How to Make Oboe Reeds Sharper

12 mins read

Last Updated on September 16, 2022

If you are playing oboe and need to sharpen your reed, here are a few tips. If you have mostly high C’s, you may want to work on the blend area. A scraped blend area can lead to dropped pitch. You can bring it back to C by working on the sides and corners of the tip. If the heart of the reed collapses, too much is coming out of it.

Cane reeds

One of the most common mistakes in reedmaking is scraping or shaping the reed too much. This can cause leaks, and can lead to crushing cane on the side of the reed. By learning how to make cane reeds sharper for oboe, you can achieve better performance. Listed below are some tips to make your reeds more sharp and clear.

Always be consistent when making cane reeds. Do not change one variable at a time, but diagnose problems as they occur. Try using a different type of cane to diagnose the problem, but leave everything else the same. Changing gouges and staples won’t help diagnose the issue, but changing the type of cane will. Once you’ve figured out the best way to sharpen cane reeds, you’ll be able to make them sharper by yourself.

While making cane reeds, you should also be aware of the types of materials used. Consistency in cane is crucial for achieving consistent results. Make sure the cane has consistent shape and gouge, and it’s tight on the sides. The blades are also important. Slipping them to the right and left is one way to achieve this consistency.

The length of the staples is important when making cane reeds for oboe. The length of the staples determines the overall pitch. A shorter staple, for instance, plays at A=440 Hz, while the shorter one, for A=442 Hz, is used by Europeans. Adding extra cane will increase the range of the oboe, but reduces its stability.

Cane reed hardness

If you’ve been thinking about making your cane reed sharper but aren’t sure where to start, you’ve come to the right place. There are several factors that go into making a reed sharp, and each one should be addressed to make it better than before. First of all, don’t rush the process. Focus on the process and consider all the variables. Once you’ve completed all of these steps, the reed should be sharper than ever.

The first step is to score the cane. Take a scoring tool and measure from the second wire to the back. Then, using the wire that’s on the second wire, measure from that bottom wire to the third one. Be sure to score at the same place on both sides. You should be able to see the small sliver of light. The third step involves tightening the three wires.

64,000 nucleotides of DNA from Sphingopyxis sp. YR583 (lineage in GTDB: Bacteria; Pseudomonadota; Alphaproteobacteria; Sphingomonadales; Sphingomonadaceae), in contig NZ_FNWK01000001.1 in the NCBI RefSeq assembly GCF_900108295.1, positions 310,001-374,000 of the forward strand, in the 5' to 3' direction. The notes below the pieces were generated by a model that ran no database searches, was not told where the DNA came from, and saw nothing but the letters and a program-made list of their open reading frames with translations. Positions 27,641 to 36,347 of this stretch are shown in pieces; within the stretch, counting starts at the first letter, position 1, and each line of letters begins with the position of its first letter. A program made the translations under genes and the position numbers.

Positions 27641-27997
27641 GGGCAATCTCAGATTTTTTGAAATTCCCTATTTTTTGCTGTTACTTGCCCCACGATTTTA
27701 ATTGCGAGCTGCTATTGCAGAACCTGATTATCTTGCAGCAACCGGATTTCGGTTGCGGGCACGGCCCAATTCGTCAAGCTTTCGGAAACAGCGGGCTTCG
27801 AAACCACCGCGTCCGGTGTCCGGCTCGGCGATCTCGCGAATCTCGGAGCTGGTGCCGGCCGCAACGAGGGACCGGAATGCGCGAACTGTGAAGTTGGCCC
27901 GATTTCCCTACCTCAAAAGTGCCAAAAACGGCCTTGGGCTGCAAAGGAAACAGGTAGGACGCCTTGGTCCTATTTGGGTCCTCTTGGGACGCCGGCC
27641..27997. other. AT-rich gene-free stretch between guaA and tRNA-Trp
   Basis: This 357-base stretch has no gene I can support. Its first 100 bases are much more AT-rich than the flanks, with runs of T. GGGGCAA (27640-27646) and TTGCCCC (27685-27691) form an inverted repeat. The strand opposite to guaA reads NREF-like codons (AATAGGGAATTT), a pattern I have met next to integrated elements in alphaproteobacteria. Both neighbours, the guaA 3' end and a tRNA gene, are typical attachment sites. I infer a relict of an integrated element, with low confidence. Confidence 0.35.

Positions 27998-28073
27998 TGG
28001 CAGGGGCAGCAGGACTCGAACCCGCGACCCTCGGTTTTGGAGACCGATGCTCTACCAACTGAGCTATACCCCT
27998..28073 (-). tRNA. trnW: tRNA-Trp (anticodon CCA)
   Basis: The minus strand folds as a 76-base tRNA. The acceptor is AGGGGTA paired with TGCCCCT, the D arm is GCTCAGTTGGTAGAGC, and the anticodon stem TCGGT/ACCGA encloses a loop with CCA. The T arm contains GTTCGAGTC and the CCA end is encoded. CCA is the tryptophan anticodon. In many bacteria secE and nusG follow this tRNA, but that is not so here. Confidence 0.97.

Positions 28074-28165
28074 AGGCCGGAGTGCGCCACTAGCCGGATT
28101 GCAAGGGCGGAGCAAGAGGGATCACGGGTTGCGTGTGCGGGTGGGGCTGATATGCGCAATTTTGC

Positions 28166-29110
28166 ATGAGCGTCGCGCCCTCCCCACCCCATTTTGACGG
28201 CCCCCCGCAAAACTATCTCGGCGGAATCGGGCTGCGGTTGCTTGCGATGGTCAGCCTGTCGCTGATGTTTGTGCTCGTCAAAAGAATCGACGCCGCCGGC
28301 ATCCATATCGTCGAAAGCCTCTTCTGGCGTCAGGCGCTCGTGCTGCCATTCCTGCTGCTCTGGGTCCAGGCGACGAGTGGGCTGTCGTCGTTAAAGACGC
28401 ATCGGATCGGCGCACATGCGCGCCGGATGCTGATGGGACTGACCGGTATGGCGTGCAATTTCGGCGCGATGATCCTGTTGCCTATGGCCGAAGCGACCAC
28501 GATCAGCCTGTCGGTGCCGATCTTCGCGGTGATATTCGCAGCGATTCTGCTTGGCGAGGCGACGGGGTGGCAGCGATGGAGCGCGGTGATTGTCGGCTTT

The next step in sharpening your reed involves removing the excess cane. Start with the strong side of the reed and use an equaling file to make it even across the entire reed. If it’s too thick across the reed, you’ll need to scrape it off with a sharp knife. Then use the equaling file to even out the sides and make them more even.

If the cane is consistently too soft or too hard, you can gouge the edges or scrape the inside of the tube to shape it sharper. The only exception to this is when the cane is too thin. When you’re cutting a piece of cane, make sure it’s uniform in color. The bark should be a creamy yellowish color, without any gray spots or other imperfections.

Cane reed thickness

If you are having trouble making your reed more responsive, you might try making the cane thinner across the reed. To do so, first make sure that the reed is of a proper diameter and is made of a good piece of cane. Then, break it in slowly by gently squeezing the tip. As the reed gets thinner, you should gradually enlarge the opening.

To start, cut the first wire slightly ahead of the narrowest part of the cane. Doing so will make the opening of the reed from the first wire. Be sure to avoid making the wire too round and oval. After cutting the first wire, insert the second wire at a distance of 26mm from the butt end. Repeat the same procedure with the remaining wires until the reed is sharpened.